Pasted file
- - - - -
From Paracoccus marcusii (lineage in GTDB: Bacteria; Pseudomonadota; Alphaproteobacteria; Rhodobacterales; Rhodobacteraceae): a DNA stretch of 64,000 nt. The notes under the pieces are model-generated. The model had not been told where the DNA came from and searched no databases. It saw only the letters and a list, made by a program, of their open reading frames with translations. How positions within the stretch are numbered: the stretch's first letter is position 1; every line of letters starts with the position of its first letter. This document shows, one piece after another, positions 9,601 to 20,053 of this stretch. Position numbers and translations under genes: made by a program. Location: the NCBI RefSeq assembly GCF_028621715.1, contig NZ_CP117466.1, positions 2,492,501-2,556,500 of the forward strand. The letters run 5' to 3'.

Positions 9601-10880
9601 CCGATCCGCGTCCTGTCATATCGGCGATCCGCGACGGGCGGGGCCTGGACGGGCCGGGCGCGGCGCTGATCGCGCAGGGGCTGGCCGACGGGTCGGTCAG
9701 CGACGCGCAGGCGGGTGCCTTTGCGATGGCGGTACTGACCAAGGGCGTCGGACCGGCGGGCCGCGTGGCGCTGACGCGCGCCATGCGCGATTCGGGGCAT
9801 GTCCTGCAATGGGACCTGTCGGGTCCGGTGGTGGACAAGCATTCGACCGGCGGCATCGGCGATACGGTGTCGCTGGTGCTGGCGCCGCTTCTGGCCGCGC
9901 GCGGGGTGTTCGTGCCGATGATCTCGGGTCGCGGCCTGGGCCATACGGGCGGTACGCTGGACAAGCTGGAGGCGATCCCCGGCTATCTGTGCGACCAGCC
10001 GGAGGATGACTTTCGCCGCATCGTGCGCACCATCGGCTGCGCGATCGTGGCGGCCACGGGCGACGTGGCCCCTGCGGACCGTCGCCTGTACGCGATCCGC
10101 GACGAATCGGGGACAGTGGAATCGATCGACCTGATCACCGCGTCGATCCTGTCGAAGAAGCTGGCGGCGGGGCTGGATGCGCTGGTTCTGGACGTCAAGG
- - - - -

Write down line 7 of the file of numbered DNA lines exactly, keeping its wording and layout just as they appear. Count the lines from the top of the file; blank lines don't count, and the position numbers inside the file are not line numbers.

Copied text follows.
10001 GGAGGATGACTTTCGCCGCATCGTGCGCACCATCGGCTGCGCGATCGTGGCGGCCACGGGCGACGTGGCCCCTGCGGACCGTCGCCTGTACGCGATCCGC